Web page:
A novel folding carpenter's level has now been discovered which comprises two segments (sections) that are hingeably attached at a distal tip by means of a recessed, flat hinging means, and can be rotated laterally in the plane of the level so as to be oriented with respect to each other at angles from 0 to 180 degrees. This rotation mechanism extends the effective length of the tool by a factor of two (2) and it permits measurement of levelness of two or more workpieces which intersect at angles of up to 180 degrees, and is especially useful in measuring the levelness of workpieces at 90 degrees (either as an inside corner measurement or an outside corner measurement). This is advantageous. The novel level folds easily for storage and transportation, and it can be used in the folded position as a conventional carpenter's level or expanded to effectively double the length of the level.
At least one of the level segments has one or more tubular spirit vials with a leveling bubble (aka, a spirit level indicator), and preferably both segments have at least one tubular spirit vials, attached to the segment. The tubular spirit vials are preferably positioned in an aperture in the segment(s) (aka, a sight opening) so that the leveling bubble in the tubular spirit vial can be seen from the front or back of the level segment.
The segments of the folding level can be of solid construction but they preferably have an I-beam type construction (in cross section). Each of the level segments generally has a rectangular configuration from the front, back, top and bottom perspectives. The top and bottom surfaces are each smooth flat surfaces with straight edges. Each of the segments is preferably made of a durable light-weight metal, such as aluminum, magnesium, or an alloy comprising such metals. Each of the segments also preferably has one or more elongated apertures as a handhold to facilitate gripping and handling.
The folding level has a recessed flat hinging means at one end of the level segments. The hinging means is on the front side of the folding level in an extended form. Such hinging means are known in the art.
The folding level has a recessed fastening means at the end of the level segments opposite the hinging means. The fastening means hold the segments together when the level is folded and the fastening means are in a closed position, and are easily released to an open position to permit the segments to rotate about the hinging means. The fastening means are known and can be varied to convenience. Examples include, but are not limited to, a hooking means, a screw-locking means, a clipping means (e.g., a “C-shaped” elastomeric or metal clip that slidably engages the segments), or a magnetic means. Preferably, the fastening means is a magnetic means located on adjacent sides of the segment members when the level is in a folded configuration; thus, the fastening means is preferably located on the back side of the folding level when it is in an extended form.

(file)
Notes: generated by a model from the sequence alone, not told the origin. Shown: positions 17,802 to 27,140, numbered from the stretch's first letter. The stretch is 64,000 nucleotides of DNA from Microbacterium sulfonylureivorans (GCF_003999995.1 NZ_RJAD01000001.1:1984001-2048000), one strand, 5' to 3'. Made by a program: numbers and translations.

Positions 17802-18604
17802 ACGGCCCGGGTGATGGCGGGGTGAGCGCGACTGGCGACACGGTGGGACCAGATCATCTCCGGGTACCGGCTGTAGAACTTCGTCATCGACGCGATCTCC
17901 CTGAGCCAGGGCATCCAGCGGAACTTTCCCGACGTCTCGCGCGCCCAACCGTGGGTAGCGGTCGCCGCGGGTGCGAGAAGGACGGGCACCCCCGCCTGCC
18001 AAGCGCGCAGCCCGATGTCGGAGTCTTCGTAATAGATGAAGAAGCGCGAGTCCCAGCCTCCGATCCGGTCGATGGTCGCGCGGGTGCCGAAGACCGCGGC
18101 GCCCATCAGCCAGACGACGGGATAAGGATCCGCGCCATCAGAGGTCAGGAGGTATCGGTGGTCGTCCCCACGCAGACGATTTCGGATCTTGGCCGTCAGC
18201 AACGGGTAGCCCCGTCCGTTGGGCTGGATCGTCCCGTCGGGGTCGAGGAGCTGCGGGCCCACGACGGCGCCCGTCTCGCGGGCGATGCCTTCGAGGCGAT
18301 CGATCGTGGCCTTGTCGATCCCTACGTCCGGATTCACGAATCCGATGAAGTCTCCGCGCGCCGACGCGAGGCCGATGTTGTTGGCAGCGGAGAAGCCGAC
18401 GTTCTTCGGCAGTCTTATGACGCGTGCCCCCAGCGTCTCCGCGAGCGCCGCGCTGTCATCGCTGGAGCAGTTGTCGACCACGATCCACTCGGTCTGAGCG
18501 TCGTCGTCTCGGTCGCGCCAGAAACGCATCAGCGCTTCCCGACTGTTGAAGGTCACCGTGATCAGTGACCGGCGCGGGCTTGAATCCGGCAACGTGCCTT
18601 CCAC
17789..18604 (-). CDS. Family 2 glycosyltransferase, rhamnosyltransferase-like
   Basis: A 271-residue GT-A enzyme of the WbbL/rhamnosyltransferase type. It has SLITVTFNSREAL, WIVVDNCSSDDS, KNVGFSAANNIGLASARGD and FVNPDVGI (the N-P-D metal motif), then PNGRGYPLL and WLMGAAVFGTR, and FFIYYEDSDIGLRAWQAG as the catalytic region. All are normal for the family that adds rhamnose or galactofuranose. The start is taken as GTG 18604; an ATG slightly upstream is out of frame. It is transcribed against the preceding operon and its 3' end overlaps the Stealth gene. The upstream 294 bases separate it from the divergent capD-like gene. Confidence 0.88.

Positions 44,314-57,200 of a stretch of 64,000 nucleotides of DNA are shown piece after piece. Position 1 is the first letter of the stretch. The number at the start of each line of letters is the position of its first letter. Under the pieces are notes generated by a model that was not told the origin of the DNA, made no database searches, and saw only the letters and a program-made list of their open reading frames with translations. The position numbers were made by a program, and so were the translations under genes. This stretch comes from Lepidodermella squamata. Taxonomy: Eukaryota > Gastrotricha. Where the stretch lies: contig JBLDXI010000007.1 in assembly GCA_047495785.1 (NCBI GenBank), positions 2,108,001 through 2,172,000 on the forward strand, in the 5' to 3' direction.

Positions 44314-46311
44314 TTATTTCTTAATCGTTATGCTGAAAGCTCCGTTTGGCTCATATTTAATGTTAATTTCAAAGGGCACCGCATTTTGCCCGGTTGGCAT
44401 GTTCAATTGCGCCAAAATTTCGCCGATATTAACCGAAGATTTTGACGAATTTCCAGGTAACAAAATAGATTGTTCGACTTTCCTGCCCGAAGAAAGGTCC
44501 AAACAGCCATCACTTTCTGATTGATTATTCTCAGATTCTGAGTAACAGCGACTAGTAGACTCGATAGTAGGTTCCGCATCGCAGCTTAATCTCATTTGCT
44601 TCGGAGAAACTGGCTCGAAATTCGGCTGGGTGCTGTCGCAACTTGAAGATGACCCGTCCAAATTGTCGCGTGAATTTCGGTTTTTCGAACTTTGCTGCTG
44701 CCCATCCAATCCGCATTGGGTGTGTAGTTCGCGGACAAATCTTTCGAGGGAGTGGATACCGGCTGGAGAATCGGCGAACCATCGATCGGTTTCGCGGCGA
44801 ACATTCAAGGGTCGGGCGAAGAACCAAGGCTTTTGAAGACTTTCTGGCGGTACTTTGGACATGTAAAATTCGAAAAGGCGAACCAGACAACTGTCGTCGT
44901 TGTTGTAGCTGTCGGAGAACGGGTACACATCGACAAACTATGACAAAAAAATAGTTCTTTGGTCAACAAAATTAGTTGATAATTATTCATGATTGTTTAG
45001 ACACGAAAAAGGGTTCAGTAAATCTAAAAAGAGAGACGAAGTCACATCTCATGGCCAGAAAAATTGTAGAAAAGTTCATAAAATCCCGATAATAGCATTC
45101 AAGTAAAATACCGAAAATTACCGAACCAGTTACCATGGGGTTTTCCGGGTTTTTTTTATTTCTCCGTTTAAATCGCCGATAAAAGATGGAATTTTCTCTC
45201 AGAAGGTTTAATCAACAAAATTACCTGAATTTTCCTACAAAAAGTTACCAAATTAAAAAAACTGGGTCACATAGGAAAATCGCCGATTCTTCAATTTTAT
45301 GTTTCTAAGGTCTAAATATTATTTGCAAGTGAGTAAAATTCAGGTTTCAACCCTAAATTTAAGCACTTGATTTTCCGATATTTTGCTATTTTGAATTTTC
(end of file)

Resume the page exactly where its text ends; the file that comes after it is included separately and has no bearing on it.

The folding level preferably has a recessed locking means to secure the segments of the level when it is expanded to its full length. Such locking means include, but are not limited to, a sliding bolt, a locking clasp, or other such known means. A locking clasp is currently preferred. The locking means is on the back side of the folding level in an extended form, and it is generally located opposite the hinging means.
The recessed features (hinging means, fastening means and locking means) make the new level more versatile than prior levels and it has many operational advantages. In the folded position, the new carpenter's level is compact and easy to store and handle. It can also be used as a conventional carpenter's level in the folded position. Additionally, the folding level of the present invention lies flat against the workpieces regardless of whether the front side or the back side of the level is used (folded or expanded).
FIG. 1 is a front view of each of the carpenter's level segments.
FIG. 2 is a front view of the folding level in an extended form.
FIG. 3 is a back view of the folding level in an extended form.
FIG. 4 is a top view of the level with the two segments folded side-by-side.
FIG. 5 is a perspective view of the folding level partially opened.
FIG. 1 illustrates the front view of each of the carpenter's segments 10 in a preferred embodiment of the present invention. Each level segment has in this illustration three separate tubular spirit vials, one of which is oriented horizontally and the other two are oriented vertically. The horizontally oriented spirit vial 11 is generally positioned at or near the top and towards the center of the level segment. The vertically oriented vials 12 are located towards each end of the level segment, from a front view of such segments. The vertically oriented tubular spirit vials are optional, but preferred. The tubular spirit vials are contained within sight openings and are preferably visible from the front and back sides of the level segments. The horizontally oriented tubular spirit vial is also preferably visible from the top of the level segments through an opening 16 in the top surface of the level segment. One or more elongated apertures 13 (or cutouts, as they are sometimes called) are presented as handholds. Such handholds are optional, but preferred to facilitate gripping and handling.
FIG. 2 illustrates the front view of the folding level in an extended form. In this drawing, two level segments 10 are abutted end-to-end and joined via recessed hinging means 14.
FIG. 3 illustrates the back view of the folding level in an extended form. In this drawing, two level segments 10 are abutted end-to-end and joined in a locked position by locking means 15. The locking means holds the two segments securely together so the extended level can be handled as a single unit. The top and bottom surfaces of the two joined level segments each form a single smooth flat surface with a straight edge when the folded level is extended.
FIG. 4 illustrates a top view of the folding level with the two level segments 10 abutted side-by-side. An aperture 16 is cut into the top surface of each of the level segments as sight openings for the leveling bubbles in the tubular spirit vials.
FIG. 5 is a perspective view of the folding carpenter's level when partially opened. This perspective shows the I-beam construction of the level segments and it shows a fastening means 17, such as a magnet, located on the back side of each of the level segments.